“There have been few attempts to narrate or document Uruguayan design tradition; because of this, the country appears to lack a design history. A commitment to my profession, my discipline, and my nation led me to want to fill those gaps, so we founded an archive of Uruguayan graphic design on July 10, 2018.” — Amijai Benderski
There are more than 1,000 items in the collection, including posters, book and record covers, stamps, and logos.
I was surprised to see the Edward Johnston’s 1918 London Underground logo in the mix. Turns out he was born in Uruguay before his Scottish parents moved back across the ocean to England when he was just three.
The underground roundel is one of Amijai’s favourites. In his words, “What I idolise about the accomplishment of Edward Johnston is that it is an everlasting design that has transformed into a symbol of British culture.”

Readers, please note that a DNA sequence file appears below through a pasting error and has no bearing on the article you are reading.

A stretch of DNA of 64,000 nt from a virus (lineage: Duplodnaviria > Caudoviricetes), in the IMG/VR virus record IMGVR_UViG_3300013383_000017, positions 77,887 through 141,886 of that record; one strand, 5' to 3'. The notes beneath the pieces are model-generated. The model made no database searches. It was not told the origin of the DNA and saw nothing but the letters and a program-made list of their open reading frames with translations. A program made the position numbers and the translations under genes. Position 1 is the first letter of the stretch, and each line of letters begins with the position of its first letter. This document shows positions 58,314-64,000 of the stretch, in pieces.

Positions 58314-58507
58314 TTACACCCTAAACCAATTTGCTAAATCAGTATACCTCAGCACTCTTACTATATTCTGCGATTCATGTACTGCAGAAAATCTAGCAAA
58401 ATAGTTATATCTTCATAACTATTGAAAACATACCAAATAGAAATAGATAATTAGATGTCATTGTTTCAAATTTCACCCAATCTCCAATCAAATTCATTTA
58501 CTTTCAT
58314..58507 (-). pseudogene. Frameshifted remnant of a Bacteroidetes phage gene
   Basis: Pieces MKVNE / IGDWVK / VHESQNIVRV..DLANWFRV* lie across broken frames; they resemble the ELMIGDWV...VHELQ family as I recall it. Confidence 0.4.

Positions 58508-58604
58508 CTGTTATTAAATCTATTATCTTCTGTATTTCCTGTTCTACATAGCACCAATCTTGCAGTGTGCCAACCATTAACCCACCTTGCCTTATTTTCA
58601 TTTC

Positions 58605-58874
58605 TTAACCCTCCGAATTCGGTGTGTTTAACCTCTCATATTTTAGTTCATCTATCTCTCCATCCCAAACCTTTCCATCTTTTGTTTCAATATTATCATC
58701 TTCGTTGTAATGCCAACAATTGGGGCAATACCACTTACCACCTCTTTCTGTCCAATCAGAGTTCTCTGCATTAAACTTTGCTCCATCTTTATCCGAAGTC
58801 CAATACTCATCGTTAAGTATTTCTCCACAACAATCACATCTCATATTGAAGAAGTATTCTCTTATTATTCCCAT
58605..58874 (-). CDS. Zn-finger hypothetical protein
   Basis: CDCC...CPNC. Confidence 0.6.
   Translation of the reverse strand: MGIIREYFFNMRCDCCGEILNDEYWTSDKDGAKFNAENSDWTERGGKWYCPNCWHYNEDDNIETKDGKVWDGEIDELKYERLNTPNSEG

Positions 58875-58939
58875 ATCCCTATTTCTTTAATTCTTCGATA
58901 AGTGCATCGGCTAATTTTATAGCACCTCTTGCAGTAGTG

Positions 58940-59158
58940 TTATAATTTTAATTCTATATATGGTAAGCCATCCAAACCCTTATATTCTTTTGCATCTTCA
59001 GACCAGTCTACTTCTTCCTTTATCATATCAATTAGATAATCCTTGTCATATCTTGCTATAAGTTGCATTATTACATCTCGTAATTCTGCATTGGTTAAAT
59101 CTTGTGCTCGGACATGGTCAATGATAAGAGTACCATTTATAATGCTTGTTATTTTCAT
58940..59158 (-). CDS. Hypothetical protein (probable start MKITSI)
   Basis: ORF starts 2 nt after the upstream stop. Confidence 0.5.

Matt Lamont interviewed Gabriel for Design Reviewed and asked if he felt Uruguayan design is under-represented in design history.
“I don’t feel that Uruguayan design is underrepresented, I know it is. In my opinion, this happens because there lacks a narration of our history where a tale is constructed.
“For example, I learned about our graphic design background when I was in my thirties. This shows that there is a problem where me and my colleagues didn’t create a report of the history where shared.
“The main objective of the archive is to enable design students to be aware of our heritage as soon as they start studying our vocation. La Patria will help to raise awareness of what was designed in our territory.”
For more on the worthy endeavour visit The Daily Heller, and the site itself La Patria.